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Drink strategy under fire as youths escape prosecution

TEENAGERS illegally buying alcohol are given immunity from prosecution, it has been claimed, as official figures show just three convictions in three years.

Official Scottish Government statistics reveal that despite regular warnings about the problem and scale of underage drinking, just three people under 18 were convicted of buying alcoholic drinks between 2010 and 2013, with no convictions at all in the first of those years.

In the same three-year period almost 160 alleged offences ­involving under-18s were reported to prosecutors. Buying drink underage carries the maximum sanction of a £5000 fine and three months' imprisonment.

Figures also show convictions of those aged 18 and over for illegally buying alcohol for under-18s soared to almost 200 in the three-year period.

The Scottish Government said it was committed to protecting young people from alcohol-related harm and was introducing legislation to allow police more powers to break up youth drinking dens.

But lawyers and trade groups said enforcement of existing legislation would send out a message on the consequences of breaking the law, with currently only businesses punished for being duped.

Scottish Conservative leader Ruth Davidson asked for the figures from Justice Secretary Kenny MacAskill. She said: "We know that there are problems in Scotland with underage drinking and it is important to know whether the sanctions that exist to prevent it are effective.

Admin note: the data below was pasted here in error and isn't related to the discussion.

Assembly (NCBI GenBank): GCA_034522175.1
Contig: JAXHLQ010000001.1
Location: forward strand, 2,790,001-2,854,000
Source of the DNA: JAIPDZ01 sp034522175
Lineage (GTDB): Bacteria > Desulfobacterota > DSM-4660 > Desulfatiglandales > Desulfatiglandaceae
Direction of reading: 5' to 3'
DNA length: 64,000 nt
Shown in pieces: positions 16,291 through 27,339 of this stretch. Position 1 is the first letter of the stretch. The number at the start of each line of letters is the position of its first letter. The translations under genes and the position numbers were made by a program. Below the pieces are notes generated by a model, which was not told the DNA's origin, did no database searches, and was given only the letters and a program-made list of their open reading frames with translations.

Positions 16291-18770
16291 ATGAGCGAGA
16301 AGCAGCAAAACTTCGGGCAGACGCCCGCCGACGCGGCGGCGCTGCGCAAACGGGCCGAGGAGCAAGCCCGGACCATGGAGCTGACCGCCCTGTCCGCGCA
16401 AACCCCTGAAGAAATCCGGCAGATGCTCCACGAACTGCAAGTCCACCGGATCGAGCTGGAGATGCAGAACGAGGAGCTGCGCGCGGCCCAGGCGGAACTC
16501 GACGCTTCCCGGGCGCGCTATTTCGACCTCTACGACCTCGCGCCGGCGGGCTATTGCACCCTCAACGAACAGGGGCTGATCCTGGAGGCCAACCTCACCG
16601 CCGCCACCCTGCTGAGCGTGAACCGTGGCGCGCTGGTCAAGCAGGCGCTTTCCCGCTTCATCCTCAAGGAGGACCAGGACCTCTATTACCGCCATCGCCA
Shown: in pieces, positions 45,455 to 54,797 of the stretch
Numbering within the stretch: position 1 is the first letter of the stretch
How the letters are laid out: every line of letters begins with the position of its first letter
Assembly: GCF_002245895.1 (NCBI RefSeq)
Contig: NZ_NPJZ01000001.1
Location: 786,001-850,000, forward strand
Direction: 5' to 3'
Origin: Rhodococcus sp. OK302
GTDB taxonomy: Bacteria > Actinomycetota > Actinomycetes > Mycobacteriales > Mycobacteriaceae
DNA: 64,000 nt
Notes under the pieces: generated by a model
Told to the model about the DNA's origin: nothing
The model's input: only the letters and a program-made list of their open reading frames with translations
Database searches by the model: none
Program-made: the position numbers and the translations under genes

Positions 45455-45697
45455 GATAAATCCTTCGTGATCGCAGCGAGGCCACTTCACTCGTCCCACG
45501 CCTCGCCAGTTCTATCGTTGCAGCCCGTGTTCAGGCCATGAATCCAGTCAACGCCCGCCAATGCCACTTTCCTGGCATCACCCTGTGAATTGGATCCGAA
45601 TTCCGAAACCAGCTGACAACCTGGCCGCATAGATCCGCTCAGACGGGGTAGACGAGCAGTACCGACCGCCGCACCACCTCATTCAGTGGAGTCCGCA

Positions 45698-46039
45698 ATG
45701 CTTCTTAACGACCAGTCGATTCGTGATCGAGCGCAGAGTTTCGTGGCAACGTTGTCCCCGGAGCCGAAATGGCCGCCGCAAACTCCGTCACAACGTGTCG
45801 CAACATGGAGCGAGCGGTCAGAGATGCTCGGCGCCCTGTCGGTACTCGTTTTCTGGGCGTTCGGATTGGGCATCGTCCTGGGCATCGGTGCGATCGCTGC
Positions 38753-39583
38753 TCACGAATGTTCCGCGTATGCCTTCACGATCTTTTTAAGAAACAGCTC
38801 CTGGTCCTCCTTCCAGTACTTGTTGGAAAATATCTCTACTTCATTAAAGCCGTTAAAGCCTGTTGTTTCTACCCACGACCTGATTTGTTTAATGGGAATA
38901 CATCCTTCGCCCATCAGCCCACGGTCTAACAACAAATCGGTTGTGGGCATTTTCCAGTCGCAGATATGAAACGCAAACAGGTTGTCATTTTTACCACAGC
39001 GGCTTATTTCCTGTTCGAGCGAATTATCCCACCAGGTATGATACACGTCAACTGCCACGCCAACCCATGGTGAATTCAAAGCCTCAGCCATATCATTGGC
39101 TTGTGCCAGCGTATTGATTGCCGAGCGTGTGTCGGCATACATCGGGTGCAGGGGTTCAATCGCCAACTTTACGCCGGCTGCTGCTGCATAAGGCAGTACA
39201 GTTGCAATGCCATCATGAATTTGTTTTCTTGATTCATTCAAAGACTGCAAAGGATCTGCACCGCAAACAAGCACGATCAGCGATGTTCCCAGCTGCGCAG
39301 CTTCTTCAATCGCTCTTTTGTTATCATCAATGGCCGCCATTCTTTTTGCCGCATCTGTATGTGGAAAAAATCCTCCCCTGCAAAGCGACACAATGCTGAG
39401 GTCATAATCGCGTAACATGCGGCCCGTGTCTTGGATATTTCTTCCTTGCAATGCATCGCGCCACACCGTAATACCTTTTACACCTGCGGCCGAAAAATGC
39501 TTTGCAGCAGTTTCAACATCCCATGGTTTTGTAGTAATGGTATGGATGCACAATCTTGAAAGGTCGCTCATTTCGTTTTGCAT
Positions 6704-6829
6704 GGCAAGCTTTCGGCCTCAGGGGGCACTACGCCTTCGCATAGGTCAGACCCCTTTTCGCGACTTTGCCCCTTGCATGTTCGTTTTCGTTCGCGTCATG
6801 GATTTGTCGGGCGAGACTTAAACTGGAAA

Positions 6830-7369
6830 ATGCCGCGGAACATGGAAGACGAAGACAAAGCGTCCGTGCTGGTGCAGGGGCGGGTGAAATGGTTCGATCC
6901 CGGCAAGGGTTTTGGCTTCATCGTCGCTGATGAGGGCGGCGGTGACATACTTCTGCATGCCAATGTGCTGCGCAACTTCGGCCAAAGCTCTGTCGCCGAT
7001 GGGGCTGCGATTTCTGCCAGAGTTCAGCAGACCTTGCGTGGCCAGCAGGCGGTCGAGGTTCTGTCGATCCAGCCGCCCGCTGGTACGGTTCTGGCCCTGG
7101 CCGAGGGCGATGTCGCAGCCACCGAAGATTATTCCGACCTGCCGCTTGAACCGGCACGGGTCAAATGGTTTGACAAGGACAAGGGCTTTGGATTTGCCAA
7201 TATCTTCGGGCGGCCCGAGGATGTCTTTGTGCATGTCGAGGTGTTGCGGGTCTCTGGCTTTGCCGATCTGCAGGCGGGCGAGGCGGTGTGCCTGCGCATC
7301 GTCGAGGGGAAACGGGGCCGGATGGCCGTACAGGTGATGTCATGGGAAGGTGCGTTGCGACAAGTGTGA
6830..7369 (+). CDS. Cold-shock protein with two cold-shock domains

"If the law isn't keeping up with the problem, then perhaps it needs to be reviewed."

Alcohol law expert Jack Cummins, who advised the Government on licensing policy, said: "The figures indicate that there's a prosecution policy of giving immunity to under-18s who manage to buy alcohol by tricking conscientious retailers.

"Prosecutors ought to play their part and support responsible businesses by sending a message to these youngsters that they can expect to face the consequences."

A recent High Court case is cited as evidence of willingness to prosecute businesses rather than under-18s. Two girls aged just under 18 conned staff at an Aberdeen nightclub into selling them drink. Both gave Crown evidence against the licensee, whose conviction was quashed on appeal.

Paul Waterson, chief executive of the Scottish Licensed Trade Association, said the statistics confirmed fears that rigorous law enforcement would impact on the trade and not the perpetrator.

He added: "It's ridiculous that people approaching with forged documents face no action yet the operator who has been duped does, and risks losing their livelihood."

The Scottish Grocers' ­Federation said: "No one wants to criminalise young people but the law has to be enforced effectively and applied to anyone who commits an offence."

In his response to Ms Davidson, Mr MacAskill said there were "many different forms of action that the procurator-fiscal can take, including referral to the Children's Reporter, fiscal fines, the imposition of fiscal work orders and other alternatives to prosecution".

Chief Superintendent Helen Swann of Police Scotland's ­licensing division said: "There are other very effective measures which we can and do adopt which robustly address underage drinking without criminalising our young people.

"Police Scotland's focus when applying licensing legislation is to tackle those who sell and supply alcohol to under-18s whilst seizing alcohol from those underage."

No-one from the Crown Office was available to comment.

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